The first five chapters of this book are about the BBC as a place for women to work. Chapter 2 provides an overview of the BBC in the 1920s and 1930s, its hierarchies and structures, the nature of men and women’s work, the conditions of employment and welfare provision and Reith’s relationships with female staff. The majority were waged women and Chapter 3 considers the particulars of working at the BBC in this capacity, with an eye to the pivotal role of the Women’s Staff Administrator and the General Office in the recruitment, training and placement of office-based staff. Chapter 4 explores the BBC Marriage Bar introduced in 1932 and the ways in which the Corporation negotiated the application of a regressive practice in a progressive organisation. In Chapter 5 the spotlight is thrown on the BBC’s salaried women and the extraordinary range of roles they occupied. Many had risen from the ranks of the weekly paid and would continue to rise into positions of authority and expertise. The BBC ethos of equality was most apparent here. Chapter 6 concentrates on the four highest-paid BBC women of the interwar years; the three Directors, Mary Somerville, Hilda Matheson, Isa Benzie and the Talks Assistant Mary Adams. Through a closer scrutiny of their backgrounds and their working lives the chapter unpicks the challenges and tensions that faced elite woman at this time. The final two chapters focus on broadcasting. Chapter 7 takes a chronological approach to the succession of four Talks Assistants, Ella Fitzgerald, Elise Sprott, Margery Wace and Janet Quigley, who had responsibility for the output ‘aimed at women’ at this time as well as highlighting the key role of Hilda Matheson in raising the profile of women’s talks. Matheson, in her capacity as Talks Director, also ensured that many more female broadcasters came before the microphone and Chapter 8 considers the role of women speakers on the BBC. Their voice and their authority to broadcast were constantly contested; their appearance on the wireless largely dependent on when they spoke, what they spoke about and who they spoke to. Finally, an Epilogue gives a brief overview of women at the BBC since 1939.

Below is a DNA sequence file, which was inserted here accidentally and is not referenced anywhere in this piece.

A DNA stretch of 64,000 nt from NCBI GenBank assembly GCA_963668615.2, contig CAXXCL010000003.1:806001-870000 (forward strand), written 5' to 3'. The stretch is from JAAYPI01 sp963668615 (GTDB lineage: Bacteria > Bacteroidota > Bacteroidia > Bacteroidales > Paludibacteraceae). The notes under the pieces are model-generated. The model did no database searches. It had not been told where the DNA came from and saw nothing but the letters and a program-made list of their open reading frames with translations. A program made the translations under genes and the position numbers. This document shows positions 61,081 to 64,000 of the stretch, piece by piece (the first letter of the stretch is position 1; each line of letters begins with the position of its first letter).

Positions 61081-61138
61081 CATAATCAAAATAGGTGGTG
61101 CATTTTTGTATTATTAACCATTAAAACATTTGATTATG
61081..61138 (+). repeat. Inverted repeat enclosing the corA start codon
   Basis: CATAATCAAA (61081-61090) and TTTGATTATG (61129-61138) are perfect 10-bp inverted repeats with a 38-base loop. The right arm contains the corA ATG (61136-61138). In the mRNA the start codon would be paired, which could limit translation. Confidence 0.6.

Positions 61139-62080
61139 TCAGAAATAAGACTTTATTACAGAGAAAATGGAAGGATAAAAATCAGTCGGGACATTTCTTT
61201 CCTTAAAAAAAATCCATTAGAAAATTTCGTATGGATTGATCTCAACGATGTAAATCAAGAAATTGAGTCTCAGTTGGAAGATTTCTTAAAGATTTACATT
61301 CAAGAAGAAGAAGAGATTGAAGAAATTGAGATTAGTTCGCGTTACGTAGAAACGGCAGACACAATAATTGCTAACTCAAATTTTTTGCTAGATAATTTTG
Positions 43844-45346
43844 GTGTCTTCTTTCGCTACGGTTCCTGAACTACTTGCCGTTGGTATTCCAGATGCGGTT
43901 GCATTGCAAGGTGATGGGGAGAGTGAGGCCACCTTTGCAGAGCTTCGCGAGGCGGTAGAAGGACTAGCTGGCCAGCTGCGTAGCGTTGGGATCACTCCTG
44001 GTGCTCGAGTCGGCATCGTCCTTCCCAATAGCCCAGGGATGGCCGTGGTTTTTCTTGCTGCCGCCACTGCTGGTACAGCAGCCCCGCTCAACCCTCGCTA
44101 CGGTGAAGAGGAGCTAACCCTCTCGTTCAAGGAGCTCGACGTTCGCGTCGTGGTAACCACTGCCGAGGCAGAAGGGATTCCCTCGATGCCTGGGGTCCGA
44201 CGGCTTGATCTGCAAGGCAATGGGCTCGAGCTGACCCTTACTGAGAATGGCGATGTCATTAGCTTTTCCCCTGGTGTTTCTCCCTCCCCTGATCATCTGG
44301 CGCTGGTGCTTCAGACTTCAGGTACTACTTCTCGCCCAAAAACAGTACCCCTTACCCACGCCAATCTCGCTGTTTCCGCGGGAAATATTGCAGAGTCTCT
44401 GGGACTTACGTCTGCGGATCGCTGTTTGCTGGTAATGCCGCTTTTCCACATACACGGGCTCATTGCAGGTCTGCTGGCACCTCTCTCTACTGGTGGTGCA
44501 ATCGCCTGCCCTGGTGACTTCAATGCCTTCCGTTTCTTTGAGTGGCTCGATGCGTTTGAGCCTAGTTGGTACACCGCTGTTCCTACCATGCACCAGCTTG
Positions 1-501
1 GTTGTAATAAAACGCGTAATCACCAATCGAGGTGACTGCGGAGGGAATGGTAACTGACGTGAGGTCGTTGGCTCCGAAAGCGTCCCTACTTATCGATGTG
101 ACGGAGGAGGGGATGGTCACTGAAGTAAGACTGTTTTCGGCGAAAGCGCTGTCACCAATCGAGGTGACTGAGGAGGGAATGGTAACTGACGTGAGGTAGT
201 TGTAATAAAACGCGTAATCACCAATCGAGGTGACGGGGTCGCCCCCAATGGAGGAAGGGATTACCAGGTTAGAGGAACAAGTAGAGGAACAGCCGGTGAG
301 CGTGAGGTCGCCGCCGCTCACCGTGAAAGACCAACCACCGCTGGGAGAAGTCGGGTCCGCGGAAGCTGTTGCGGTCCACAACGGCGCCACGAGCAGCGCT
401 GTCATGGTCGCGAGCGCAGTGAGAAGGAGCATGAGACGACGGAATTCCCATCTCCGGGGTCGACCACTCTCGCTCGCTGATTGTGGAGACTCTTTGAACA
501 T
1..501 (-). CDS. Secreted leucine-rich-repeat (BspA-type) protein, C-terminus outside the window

• [1] Everywoman’s, February 1935.
  • [2] BBC WAC: P565: Personal Publicity: Press Cuttings 1924-1939.